3. Of much greater importance, however, as far as the doctrine of stare decisis is concerned, is the fact that by the present decision we are overruling not only the rule of the Pezzulli case and the cases which have followed it, but law which has been in force in Pennsylvania for the past 97 years. The Survival Act of 1937 provides that "Executors or administrators shall have power . . . to commence and prosecute . . . all personal actions which the decedent whom they represent might have commenced and prosecuted . . ." It is thus crystal clear — and it was so held not only in the Pezzulli case but also in Stegner, Administrator, v. Fenton, 351 Pa. 292, 40 A.2d 473 (see also Piacquadio, Trustee, v. Beaver Valley Service Co., 355 Pa. 183, 185, 49 A.2d 406, 407) — that the action thus authorized is the same as that which the deceased might have commenced in his lifetime and his executor or administrator have continued after his death by authority of the survival section (section 18) of the Act of 1851. It is therefore governed, of course, by the same measure of damages; indeed this is not challenged in the majority opinion. What the present decision must do, therefore, in order to justify itself, is to reverse the rule as to the measure of damages in cases under section 18 of the Act of 1851, for that is the rule that was followed in the Pezzulli case. Apparently recognizing this, the majority opinion, while it avoids referring to any of the long line of cases which it is in fact overruling, simply states that "In the trial of an action by an injured person, the jury is instructed to find . . . the loss of earning power. . . . But if such a plaintiff dies, and his action is brought to trial by his administrator . . . his administrator should . . . not receive anything for his maintenance during that period [of his life expectancy]; he should receive only the loss of earning power less cost of maintenance. . . ." The trouble with that declaration, however, is that it does not represent, and never has represented, the law of Pennsylvania; on the contrary, from the very first case decided under section 18 of the Act of 1851 down to the latest, every decision of this court has held that, where the victim of an accident brings a suit but dies before trial and his executor or administrator continues the action, the measure of damages is the same as that to which the deceased would have been entitled had he survived, namely, the economic value of his life as measured by the present worth of his likely earnings during the period of his life expectancy: Pennsylvania R. R. Co. v. McCloskey's Administrator, 23 Pa. 526; Maher, Administrator, v. Philadelphia Traction Co., 181 Pa. 391, 397, 398, 37 A. 571, 572; McCafferty, Administrator, v. Pennsylvania R. R. Co., 193 Pa. 339, 346, 44 A. 435, 436; Kaczorowski v. Kalkosinski, Administrator, 321 Pa. 438, 441, 184 A. 663, 664; Liguori, Administrator, v. Philadelphia, 351 Pa. 494, 502, 503, 41 A.2d 563, 566, 567; McCullough, Administrator, v. Philadelphia, Newtown New York R. R. Co., 81 Pa. Super. 318; see also Kriesak v. Crowe, 36 F. Supp. 127, 129; also comment in 7 A.L.R. 1358, 1359; also 43 Dickinson Law Review, 107, 108; cf. Paul v. Atlantic Refining Co., 304 Pa. 360, 156 A. 94. I venture to state (certainly it is true to the best of my knowledge and belief) that no judge in Pennsylvania has ever charged a jury in a case under section 18 of the Act of 1851 that in estimating the damages there should be a deduction equal to the probable expenses of the deceased plaintiff had his life not been destroyed by the accident. The present decision, therefore, not only overrules the Pezzulli and subsequent cases under the Survival Act of 1937, but also all the cases under the survival section (section 18) of the Act of 1851, the measure of damages under both statutes being admittedly identical. If, in order to avoid such a drastic overturning of a century's decisions, an attempt were now made to establish, in the teeth of the plain wording of the Act of 1937, a smaller measure of recovery under that Act than under section 18 of the Act of 1851, such an escape would be merely from Scylla to Charybdis, for the wholly deplorable consequence would be to restore the practice which prevailed before the Act of 1937 of an unseemly race to the prothonotary's office to have a writ issued before the victim of the accident passed away so as to reap the fruit of a larger measure of damages.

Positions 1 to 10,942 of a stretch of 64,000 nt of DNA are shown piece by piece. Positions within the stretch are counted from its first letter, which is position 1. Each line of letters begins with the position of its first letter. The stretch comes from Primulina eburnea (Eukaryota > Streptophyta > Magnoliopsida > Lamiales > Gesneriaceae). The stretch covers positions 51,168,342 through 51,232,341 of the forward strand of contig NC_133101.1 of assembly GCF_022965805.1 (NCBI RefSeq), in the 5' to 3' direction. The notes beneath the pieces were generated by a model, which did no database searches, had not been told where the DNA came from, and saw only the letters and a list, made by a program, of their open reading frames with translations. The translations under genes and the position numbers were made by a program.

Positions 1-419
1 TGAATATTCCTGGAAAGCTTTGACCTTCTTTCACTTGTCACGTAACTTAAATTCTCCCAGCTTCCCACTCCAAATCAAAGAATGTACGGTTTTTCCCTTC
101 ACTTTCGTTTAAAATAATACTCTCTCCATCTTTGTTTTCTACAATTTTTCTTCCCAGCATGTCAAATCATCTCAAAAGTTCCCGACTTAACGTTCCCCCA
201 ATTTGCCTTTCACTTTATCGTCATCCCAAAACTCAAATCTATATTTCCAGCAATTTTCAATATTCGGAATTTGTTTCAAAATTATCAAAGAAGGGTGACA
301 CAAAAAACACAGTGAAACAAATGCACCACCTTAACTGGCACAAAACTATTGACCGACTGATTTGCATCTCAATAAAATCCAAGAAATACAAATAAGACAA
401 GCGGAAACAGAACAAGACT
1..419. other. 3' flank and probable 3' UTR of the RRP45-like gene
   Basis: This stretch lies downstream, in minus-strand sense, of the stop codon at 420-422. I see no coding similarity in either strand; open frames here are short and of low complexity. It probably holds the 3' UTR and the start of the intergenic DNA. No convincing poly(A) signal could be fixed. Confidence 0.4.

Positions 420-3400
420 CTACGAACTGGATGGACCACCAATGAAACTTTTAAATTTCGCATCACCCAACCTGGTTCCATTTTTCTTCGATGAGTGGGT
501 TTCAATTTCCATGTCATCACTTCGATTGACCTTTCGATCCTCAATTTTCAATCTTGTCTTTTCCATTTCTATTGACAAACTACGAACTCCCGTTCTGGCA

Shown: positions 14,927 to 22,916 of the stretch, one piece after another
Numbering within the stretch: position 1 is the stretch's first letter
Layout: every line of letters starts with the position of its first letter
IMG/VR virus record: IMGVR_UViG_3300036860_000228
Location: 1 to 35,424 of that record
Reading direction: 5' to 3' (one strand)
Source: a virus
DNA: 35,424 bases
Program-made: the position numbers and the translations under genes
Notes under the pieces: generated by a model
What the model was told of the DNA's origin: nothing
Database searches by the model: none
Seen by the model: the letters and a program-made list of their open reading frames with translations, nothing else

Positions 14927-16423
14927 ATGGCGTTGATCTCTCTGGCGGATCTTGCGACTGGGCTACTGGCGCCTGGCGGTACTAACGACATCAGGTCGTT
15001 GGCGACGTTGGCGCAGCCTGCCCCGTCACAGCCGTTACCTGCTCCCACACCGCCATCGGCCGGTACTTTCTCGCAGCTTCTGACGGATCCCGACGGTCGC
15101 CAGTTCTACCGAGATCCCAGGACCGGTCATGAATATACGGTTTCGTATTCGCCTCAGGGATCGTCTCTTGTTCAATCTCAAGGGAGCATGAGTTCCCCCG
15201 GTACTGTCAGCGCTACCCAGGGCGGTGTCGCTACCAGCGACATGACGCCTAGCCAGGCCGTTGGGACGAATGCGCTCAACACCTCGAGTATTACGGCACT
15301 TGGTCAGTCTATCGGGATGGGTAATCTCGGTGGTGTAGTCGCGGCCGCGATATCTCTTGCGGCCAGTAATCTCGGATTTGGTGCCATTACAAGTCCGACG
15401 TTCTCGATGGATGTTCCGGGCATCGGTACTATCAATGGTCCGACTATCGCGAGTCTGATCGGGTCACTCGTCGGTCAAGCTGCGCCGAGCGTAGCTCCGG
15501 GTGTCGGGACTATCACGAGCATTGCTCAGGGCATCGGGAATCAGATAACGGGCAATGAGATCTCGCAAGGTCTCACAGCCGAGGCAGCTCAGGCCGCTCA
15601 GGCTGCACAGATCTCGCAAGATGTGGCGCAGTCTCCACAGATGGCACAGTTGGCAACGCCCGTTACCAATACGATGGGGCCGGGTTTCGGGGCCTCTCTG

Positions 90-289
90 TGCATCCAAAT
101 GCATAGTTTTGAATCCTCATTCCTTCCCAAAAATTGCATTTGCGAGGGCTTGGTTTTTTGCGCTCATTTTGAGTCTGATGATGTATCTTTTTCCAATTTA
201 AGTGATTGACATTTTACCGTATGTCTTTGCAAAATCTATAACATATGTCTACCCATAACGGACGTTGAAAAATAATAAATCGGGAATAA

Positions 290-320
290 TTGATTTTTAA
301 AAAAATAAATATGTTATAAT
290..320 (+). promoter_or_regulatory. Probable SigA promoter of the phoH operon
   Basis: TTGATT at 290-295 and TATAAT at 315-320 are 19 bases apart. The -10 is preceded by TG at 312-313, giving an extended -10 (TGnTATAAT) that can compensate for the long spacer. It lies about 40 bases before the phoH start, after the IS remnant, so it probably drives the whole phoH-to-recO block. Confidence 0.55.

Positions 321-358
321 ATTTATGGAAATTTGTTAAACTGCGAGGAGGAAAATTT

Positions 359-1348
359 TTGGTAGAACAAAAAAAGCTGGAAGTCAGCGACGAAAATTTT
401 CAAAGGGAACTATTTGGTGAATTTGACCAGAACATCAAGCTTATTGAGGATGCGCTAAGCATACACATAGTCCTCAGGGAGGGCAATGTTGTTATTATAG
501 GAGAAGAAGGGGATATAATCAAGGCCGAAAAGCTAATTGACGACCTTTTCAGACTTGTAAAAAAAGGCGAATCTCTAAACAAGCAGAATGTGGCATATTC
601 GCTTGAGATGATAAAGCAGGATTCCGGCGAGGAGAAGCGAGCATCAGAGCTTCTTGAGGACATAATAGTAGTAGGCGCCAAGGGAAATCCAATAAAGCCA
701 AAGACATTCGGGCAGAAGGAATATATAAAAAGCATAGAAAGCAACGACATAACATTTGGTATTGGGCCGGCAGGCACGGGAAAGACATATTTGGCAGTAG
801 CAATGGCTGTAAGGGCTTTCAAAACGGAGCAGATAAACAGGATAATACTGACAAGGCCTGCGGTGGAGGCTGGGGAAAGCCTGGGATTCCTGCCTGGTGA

It was said in the Pezzulli case, p. 648, A. pp. 661, 662: "During the interval, however short, which elapses between the occurrence of the accident and the death of the injured person . . . there accrues to him a cause of action, because of the injury inflicted upon him, which entitles him to recover, if he has time in which to bring the suit, the present worth of his loss of earning capacity during his life expectancy. It is this cause of action which passes by the act of 1937 to his personal representative. Why, therefore, should there be any different measure of damages if, because of the severity of his injury and the consequent onrush of death, a writ is issued, let us say, a moment after, instead of a moment before, his death occurs?"